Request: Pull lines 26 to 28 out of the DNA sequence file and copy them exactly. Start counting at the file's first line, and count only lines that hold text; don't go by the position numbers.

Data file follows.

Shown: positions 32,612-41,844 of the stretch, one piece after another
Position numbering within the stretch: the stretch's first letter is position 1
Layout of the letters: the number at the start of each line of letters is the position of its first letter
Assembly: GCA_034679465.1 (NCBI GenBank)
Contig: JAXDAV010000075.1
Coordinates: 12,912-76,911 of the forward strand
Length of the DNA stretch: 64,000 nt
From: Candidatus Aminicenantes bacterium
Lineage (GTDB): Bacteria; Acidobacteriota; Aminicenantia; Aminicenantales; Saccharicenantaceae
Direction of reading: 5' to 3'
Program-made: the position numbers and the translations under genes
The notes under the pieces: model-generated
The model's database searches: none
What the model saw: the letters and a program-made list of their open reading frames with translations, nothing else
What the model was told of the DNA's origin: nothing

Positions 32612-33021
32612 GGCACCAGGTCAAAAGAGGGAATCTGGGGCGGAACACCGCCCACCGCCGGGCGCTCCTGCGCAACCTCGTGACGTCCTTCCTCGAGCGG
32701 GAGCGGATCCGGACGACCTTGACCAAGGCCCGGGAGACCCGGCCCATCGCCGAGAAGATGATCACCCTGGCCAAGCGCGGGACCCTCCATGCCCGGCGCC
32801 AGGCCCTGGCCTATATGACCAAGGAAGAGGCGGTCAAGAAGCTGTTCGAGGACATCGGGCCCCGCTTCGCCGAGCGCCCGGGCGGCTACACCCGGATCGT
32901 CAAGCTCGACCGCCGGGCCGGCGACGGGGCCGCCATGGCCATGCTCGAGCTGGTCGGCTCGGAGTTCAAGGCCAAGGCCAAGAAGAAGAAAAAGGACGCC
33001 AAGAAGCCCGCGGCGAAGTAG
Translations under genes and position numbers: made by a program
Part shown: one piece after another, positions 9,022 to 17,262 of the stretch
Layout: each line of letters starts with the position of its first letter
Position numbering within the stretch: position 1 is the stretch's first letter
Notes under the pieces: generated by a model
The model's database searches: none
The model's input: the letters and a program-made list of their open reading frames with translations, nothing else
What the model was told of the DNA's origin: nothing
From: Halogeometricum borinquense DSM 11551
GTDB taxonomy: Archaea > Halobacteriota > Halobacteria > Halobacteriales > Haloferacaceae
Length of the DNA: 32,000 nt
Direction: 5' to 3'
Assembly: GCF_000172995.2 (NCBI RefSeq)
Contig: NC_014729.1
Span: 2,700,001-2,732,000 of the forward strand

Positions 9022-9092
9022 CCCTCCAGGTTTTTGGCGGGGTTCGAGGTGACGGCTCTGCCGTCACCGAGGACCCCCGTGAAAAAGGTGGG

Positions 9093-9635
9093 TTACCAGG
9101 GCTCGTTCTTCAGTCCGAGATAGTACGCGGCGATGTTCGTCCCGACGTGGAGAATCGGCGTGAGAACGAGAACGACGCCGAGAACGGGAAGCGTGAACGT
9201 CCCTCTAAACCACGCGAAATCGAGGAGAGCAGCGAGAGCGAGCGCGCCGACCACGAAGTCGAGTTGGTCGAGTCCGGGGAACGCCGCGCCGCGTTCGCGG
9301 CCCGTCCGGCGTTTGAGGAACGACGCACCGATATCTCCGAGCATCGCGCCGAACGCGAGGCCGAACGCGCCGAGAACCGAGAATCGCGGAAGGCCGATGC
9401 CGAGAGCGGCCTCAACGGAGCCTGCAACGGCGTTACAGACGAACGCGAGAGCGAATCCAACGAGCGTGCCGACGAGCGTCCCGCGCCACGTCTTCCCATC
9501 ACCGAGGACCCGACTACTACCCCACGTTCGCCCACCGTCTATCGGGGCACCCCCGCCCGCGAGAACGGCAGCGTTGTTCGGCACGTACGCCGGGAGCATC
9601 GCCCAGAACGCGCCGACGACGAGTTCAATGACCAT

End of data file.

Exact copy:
Notes under the pieces: generated by a model
The model's database searches: none
The model's input: the letters and a program-made list of their open reading frames with translations, nothing else